It is tough not to see traces of Once when you watch Sing Street. Both musicals are derived from films written and directed by John Carney (Once in 2007, Sing Street in 2016). Both have a charming, sweetly nervy heterosexual love story at their center: Guy and Girl in Once; and Conor (Brenock O’Connor) and Raphina (Zara Devlin) in Sing Street.
Both are set in Dublin (Sing Street in 1982), and both have wonderful music and songs—the work of Carney, with Gary Clark, in Sing Street. And both started their New York lives at the New York Theater Workshop, where Sing Street opens Monday night (to Jan. 26, 2020). The unanswered question: Will Sing Street follow Once to Broadway?
In its favor, the musical, directed with lots of energy and wit by Tony-winning Rebecca Taichman, is set in the ever-popular 1980s. It comes out swinging with a brilliant build-as-it-comes version involving the whole company of Depeche Mode’s “Just Can’t Get Enough.”
The musical mixes pop songs from the era with original songs. Martin Lowe oversees the orchestrations and arrangements so well that any 1980s music buff may wonder: Wait, is that an original song, or an obscure ’80s one I don’t know about? Oh mighty, mighty synth, you beautiful thing.
Where Once was about adults, Sing Street is about teenagers. Its name is the name of a boys’ band (taken from Synge Street, the name of their school). In some ways, it’s a traditional story of a group of lovable rapscallions (led by Max William Bartos as a wannabe Svengali) getting together to storm the charts, costumed in the gender-blurring garb of the early 1980s.
Bob Crowley’s fabulous costumes and J. Jared Janas’ just-as-fabulous makeup will summon up images of Culture Club, Haircut 100, Heaven 17, and The Human League. The hair is big, the cheeks a rainbow of colors, and the boys want to know what shade of lipstick and eyeshadow works best for them. Jakeim Hart, Bartos, Devlin, Sam Poon, O’Connor, Brendan C. Callahan, and Gian Perez are formidable and fun to watch, as they ape ’80s pop singing and dancing styles pretty near perfectly.
Carney and book writer Enda Walsh both grew up in Dublin in the 1980s, and so know the themes of the play, big and small, all too well. Bob Crowley’s scenic design is spartan, allowing spaces to shift between home and school with the addition of a mattress here and desk there. But the key design component is a roiling projection of the Irish Sea behind the actors; it symbolizes the exodus of Irish people to England for better-paid jobs and lives, which the play notes in its opening lines.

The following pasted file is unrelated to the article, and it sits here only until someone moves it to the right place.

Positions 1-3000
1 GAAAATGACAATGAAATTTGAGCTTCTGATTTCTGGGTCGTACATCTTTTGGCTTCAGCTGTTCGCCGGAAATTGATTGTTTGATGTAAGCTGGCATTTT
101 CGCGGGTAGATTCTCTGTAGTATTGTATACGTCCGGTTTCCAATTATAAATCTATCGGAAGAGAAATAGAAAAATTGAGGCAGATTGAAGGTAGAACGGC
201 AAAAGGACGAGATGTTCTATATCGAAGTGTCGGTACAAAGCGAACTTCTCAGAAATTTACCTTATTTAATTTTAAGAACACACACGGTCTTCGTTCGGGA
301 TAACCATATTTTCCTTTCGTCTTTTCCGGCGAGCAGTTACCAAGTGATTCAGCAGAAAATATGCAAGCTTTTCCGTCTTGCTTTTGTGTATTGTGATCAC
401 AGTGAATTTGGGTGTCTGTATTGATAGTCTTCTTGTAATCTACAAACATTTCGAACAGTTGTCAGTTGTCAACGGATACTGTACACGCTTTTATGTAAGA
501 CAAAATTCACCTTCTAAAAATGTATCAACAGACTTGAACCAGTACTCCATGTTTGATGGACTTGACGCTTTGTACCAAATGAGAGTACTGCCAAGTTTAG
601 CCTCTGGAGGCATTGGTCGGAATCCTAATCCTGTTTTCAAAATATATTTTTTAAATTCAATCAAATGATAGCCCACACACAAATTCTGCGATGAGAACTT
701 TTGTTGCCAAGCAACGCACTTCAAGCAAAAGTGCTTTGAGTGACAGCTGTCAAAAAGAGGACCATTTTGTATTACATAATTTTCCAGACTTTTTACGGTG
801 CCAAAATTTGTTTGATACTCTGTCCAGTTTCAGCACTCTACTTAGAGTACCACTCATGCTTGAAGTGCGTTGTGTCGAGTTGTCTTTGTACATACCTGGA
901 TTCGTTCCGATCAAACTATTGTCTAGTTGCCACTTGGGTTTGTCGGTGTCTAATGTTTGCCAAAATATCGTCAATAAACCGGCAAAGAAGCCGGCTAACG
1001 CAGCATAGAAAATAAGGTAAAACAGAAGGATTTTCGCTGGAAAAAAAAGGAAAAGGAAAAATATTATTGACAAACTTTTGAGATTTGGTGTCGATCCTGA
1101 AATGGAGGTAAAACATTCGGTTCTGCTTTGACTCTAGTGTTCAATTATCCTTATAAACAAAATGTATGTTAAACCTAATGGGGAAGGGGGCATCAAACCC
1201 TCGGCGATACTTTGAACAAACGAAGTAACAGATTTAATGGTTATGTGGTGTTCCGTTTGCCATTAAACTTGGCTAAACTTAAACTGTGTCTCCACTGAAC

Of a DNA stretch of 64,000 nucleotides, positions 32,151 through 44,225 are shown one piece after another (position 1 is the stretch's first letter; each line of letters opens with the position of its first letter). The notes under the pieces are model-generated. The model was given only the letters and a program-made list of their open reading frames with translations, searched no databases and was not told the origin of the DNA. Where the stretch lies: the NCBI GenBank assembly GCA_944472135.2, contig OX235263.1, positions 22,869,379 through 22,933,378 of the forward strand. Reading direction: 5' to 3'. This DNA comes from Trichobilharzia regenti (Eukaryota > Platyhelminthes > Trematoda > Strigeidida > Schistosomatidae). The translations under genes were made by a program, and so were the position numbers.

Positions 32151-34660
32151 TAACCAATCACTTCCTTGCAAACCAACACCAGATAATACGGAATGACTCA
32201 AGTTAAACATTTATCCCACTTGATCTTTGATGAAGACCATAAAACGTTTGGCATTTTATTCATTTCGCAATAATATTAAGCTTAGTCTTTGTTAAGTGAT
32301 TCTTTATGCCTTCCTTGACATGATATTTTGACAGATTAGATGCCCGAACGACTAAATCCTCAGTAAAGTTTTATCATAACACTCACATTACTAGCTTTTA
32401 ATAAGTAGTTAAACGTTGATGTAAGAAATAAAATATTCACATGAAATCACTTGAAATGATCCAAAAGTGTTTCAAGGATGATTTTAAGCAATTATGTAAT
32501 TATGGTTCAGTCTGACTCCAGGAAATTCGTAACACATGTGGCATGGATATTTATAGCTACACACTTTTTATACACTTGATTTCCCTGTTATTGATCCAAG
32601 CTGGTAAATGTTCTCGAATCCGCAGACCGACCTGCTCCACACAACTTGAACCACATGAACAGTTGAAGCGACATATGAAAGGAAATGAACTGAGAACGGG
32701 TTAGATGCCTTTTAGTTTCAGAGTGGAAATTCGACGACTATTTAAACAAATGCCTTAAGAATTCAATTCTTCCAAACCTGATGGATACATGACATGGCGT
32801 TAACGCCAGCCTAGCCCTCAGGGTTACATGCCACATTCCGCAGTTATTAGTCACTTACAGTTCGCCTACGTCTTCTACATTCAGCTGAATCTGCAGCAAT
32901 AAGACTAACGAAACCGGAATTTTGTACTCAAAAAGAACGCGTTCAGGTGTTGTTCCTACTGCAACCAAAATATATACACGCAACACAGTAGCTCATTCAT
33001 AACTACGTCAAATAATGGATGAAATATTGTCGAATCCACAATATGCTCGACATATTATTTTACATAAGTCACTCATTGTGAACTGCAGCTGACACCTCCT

The other significant theme of Sing Street is the specter of religious repression, as represented by Brother Baxter, the head teacher of the comprehensive school Conor must now attend, after his family finances have run dry enough to mean he can’t attend a fee-paying establishment.
Martin Moran as Baxter—out to stop the music, stop the fun, and all the young folks’ self-expression—is the most compelling actor on stage, plausibly and even sympathetically sketching the meaning and past pain and bitterness behind Baxter’s sadism and cruelty. This critic felt quite sorry, rather than cheering, as the youngsters meted out their final high-volume revenge on Baxter. It felt like, as played by Moran, he deserved a final redemption chapter.
Carney and Walsh stud the main drama with solid incidental dramatic decoration, like Brendan (Gus Halper), Conor’s brother, hiding his own pain and love for his brother, band member Gary’s (Callahan) determination to grow a mustache, and Anne L. Nathan as a protective, welcoming mother, who should have more to say and do.
The play feels more sure in its music and levity and less in welding the agonized arcs of its domestic and religious dramas, either making family rows too loud or too short. The emotional stakes do not feel knife-edge, and the compulsion for the two young leads to head across the Irish Sea isn’t convincingly sketched either. A bully-with-a-secret storyline flares unevenly in and out of life.
But Sing Street, like Once, has a seductive, galvanizing energy rooted in its music, the complementary charms of O’Connor and Devlin, and tortured animus of Moran. Conor and Raphina’s love story is not sugary but spiky and fascinating, as we watch two people grow to know each other rather than just become hostages to the usual dramatic sappiness. One of the cutest moments is when Conor, desperate to kiss Raphina, insists he can wait while she concludes the important task of finishing her digestive biscuit.
Christopher Akerlind’s lighting of their romance serves up one of the best stage illuminations this critic has seen all year: a sky filled with stars, set down on earth. And yes, this critic thought later, that special effect would look stunning on Broadway.